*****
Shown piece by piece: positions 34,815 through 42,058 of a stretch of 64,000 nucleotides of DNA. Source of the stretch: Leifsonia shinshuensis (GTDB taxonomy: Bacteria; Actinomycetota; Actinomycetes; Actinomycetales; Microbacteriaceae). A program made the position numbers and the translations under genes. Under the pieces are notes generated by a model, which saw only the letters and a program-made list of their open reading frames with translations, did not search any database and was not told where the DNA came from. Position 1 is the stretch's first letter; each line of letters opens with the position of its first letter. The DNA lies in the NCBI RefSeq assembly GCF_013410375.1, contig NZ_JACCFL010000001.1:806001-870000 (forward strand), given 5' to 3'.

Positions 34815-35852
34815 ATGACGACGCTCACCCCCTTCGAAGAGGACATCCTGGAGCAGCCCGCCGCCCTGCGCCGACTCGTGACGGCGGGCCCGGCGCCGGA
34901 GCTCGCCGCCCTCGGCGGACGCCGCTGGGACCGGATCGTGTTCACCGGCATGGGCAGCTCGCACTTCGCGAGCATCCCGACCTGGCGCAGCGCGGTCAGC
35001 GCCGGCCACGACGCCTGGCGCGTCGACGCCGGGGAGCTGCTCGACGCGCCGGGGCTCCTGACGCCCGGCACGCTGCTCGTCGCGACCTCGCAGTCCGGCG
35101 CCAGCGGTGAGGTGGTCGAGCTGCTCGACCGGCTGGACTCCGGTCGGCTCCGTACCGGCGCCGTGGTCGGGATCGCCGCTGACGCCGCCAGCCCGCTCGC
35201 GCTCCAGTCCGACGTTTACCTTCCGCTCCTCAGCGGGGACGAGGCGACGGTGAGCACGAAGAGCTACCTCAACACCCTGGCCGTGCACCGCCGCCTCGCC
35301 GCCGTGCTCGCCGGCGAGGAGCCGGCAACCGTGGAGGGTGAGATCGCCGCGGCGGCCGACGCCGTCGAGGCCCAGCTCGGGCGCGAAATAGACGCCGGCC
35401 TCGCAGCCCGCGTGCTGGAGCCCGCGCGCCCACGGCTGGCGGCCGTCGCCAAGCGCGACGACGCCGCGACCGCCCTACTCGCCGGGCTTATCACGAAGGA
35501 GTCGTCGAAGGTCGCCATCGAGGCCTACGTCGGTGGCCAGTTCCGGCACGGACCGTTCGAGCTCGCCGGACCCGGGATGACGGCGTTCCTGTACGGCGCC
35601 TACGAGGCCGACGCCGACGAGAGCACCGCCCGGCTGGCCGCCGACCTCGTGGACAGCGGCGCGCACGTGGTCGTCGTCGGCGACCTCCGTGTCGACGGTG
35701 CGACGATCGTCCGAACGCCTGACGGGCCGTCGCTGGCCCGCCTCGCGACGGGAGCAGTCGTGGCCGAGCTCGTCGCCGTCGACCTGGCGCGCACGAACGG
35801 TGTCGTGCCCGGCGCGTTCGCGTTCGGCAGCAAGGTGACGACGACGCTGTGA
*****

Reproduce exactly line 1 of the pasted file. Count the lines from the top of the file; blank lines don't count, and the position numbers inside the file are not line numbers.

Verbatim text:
Shown piece by piece: positions 34,815 through 42,058 of a stretch of 64,000 nucleotides of DNA. Source of the stretch: Leifsonia shinshuensis (GTDB taxonomy: Bacteria; Actinomycetota; Actinomycetes; Actinomycetales; Microbacteriaceae). A program made the position numbers and the translations under genes. Under the pieces are notes generated by a model, which saw only the letters and a program-made list of their open reading frames with translations, did not search any database and was not told where the DNA came from. Position 1 is the stretch's first letter; each line of letters opens with the position of its first letter. The DNA lies in the NCBI RefSeq assembly GCF_013410375.1, contig NZ_JACCFL010000001.1:806001-870000 (forward strand), given 5' to 3'.